Yesterday I attended a networking function ran by the Australian Malaysian and Singaporean Association at the Crown Group. Their CEO, Iwan Sunito, was giving a talk and Q&A about his life, his book ‘From Borneo to Bloomberg’ and Crown’s new Sydney development. It was an interesting talk that Mr Sunito gave, in particular, the question of what makes a good leader was answered with ‘momentum’. The idea of ‘momentum’ was that the leader has to be passionate enough to impart that same passion to their staff and stakeholders.
It was this momentum that created the buzz, the drive and the ‘halo’ effect that begets growth in all levels – financial, personal, experiential (my take away, not specifically mentioned by Mr Sunito). He also mentioned that to create or maintain ‘momentum’, there has to be new things being introduced – whether it was bad or good was dependent on the individual. Finally, he was asked if he encountered racism when doing business in his early days, which he replied that he thought that the answered wasn’t to cry racism but rather to foster relationships as that’s when it transcends that notion of race.
What’s my take on this?
I think what Mr Sunito calls ‘momentum’ is what I loosely call ‘energy’ (if you can think of a better word, by all means let me know) in the classes and workshops I teach. Through the games we play in the classroom, both children and adults manage to create that infectious, positive energy which in turn drives others to have that same energy. Why? Because you’re being passionate, genuine and present to those around you. And it increases exponentially as every person one ‘infects’ with this energy/momentum, that same energy builds and builds. This is what happens on a stage with performers and their audience (at least in my shows). If you bring a positive, exuberant energy to anything, it’ll catch on. Let me put it another way: you know how something fast will often pick up lighter objects in their slipstream wake? That’s what it’s like.
And what about something new building that ‘momentum’? Like I say in the classes, “every line is potentially a start of a new scene” – so in improv, that energy is always there because everything happening is new. It’s not rehashed material (unless you’ve got a really lazy performer), so the audience is typically interested. Increase that energy/momentum, and you take the audience on that same journey with every step, every direction, every interaction building up the energy from the last. So how are you building up that positive energy? Ask yourself what are you doing different today with positive exuberance? Anything? If not, then start something.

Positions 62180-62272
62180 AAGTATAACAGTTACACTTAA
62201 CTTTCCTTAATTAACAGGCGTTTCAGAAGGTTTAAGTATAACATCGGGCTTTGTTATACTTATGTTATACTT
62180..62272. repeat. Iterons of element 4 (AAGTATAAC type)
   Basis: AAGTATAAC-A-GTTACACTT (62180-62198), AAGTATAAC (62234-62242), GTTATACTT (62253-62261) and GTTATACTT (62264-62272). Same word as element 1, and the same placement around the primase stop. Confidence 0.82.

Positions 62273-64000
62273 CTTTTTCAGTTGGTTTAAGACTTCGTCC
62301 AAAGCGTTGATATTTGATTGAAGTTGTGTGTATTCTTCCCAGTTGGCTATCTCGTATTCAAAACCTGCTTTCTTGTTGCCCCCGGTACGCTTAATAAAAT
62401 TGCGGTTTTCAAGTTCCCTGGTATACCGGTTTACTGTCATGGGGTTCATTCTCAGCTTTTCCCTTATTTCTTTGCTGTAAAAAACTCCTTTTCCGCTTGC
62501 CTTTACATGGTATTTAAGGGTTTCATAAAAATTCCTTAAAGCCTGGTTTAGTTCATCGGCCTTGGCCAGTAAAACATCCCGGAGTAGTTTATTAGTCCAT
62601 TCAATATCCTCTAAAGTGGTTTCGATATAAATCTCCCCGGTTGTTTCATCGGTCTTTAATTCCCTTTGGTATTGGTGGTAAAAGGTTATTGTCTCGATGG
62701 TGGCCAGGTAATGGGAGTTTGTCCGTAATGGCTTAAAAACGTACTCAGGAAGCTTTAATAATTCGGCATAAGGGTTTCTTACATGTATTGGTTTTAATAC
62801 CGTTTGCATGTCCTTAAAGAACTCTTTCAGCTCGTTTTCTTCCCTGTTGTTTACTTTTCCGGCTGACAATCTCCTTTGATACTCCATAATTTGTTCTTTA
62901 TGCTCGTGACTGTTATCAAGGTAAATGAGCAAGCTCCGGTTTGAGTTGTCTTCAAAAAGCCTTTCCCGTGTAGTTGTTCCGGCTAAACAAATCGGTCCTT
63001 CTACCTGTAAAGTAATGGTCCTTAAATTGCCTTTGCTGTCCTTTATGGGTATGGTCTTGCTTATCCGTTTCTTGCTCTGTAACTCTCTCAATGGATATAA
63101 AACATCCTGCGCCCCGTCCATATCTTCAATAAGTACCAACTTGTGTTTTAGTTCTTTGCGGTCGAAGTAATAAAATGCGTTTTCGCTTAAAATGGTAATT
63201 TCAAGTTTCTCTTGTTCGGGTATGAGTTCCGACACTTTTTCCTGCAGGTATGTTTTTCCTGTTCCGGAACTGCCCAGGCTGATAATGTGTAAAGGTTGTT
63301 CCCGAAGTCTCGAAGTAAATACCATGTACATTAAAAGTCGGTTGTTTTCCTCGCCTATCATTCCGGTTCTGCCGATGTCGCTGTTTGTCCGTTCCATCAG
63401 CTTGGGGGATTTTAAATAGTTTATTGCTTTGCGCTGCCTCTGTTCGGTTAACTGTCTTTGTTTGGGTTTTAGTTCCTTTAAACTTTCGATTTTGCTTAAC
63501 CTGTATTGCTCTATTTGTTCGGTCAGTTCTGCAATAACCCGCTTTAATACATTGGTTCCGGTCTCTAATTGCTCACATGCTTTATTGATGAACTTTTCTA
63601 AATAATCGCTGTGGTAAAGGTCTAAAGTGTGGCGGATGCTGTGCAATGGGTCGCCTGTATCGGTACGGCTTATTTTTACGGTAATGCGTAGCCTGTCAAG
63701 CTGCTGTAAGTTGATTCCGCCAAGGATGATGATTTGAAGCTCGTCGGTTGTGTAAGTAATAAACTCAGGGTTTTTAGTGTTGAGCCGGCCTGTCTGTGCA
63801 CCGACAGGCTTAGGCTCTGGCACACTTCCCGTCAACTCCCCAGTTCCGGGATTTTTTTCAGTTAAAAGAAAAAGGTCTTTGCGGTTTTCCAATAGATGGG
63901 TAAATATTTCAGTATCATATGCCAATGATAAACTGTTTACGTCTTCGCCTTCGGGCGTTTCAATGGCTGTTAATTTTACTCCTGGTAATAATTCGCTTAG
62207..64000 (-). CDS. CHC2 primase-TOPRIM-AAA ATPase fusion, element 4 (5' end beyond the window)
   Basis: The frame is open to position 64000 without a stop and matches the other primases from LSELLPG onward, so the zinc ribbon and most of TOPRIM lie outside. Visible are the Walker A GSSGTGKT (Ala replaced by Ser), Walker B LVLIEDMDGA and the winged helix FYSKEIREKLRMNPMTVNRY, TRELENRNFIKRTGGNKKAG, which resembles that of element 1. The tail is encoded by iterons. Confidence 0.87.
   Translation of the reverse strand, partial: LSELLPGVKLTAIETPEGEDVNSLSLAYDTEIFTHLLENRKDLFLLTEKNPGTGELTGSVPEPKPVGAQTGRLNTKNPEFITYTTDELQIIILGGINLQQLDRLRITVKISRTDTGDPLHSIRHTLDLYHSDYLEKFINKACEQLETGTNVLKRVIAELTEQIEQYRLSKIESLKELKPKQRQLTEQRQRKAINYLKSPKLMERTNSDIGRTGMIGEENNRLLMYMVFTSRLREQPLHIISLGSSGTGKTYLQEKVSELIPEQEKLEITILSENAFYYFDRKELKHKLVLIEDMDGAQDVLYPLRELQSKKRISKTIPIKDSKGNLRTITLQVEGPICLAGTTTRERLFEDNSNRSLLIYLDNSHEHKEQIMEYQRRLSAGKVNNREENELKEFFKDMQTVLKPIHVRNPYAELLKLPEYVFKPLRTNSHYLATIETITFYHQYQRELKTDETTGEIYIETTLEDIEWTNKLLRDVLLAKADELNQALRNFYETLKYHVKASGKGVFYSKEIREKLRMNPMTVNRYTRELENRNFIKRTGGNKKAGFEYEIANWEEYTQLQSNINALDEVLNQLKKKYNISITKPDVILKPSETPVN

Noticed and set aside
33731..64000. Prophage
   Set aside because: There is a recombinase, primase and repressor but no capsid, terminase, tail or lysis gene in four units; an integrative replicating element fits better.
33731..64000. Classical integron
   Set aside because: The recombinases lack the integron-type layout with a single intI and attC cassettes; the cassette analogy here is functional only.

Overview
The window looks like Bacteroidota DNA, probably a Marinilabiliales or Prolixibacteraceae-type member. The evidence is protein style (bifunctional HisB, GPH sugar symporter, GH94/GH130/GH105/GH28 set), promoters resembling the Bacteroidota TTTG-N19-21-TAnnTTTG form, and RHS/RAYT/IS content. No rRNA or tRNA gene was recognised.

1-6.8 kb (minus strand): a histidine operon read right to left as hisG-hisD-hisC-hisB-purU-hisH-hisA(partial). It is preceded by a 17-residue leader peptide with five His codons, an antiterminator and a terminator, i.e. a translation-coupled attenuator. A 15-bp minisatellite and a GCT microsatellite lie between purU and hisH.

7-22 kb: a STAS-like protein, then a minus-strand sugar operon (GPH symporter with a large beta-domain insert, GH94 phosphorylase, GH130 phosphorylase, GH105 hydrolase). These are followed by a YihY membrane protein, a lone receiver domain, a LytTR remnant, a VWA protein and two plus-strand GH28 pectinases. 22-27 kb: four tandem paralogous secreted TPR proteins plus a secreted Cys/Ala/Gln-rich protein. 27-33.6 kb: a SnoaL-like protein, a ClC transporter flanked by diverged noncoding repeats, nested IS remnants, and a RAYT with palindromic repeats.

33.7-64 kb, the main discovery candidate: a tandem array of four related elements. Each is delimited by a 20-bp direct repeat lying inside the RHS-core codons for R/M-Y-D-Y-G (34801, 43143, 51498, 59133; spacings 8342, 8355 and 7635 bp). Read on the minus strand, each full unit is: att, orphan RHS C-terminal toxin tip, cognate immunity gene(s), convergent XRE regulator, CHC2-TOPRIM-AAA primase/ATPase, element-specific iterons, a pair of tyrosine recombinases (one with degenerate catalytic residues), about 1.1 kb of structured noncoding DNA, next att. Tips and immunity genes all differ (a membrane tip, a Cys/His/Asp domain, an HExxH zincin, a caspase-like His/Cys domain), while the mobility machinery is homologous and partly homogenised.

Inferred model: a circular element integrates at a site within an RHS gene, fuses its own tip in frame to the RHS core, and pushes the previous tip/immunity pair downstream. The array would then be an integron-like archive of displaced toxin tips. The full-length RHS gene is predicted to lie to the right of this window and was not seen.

What of the racism versus fostering relationships? I whole heartedly agree. Second main rule of improv: “the most important person in a scene is your scene partner”. I know I keep harping on about that, but people do appreciate being listened to and having their conversation partner being present and genuine. If you’re present and genuine, then you’re not even thinking about notions like race because that’s a generalisation concept. You’re more interested about the individual. It’s similar to asking someone not “what do you do for work?” but rather “what inspires you to get out of bed in the morning?”.
Anyway, I’ll probably end up getting his book (if I have the time..!!), but it’s nice to know that one of the leaders in their industry has the same notion as to what I’m teaching to adults and kids, albeit using different terminology.
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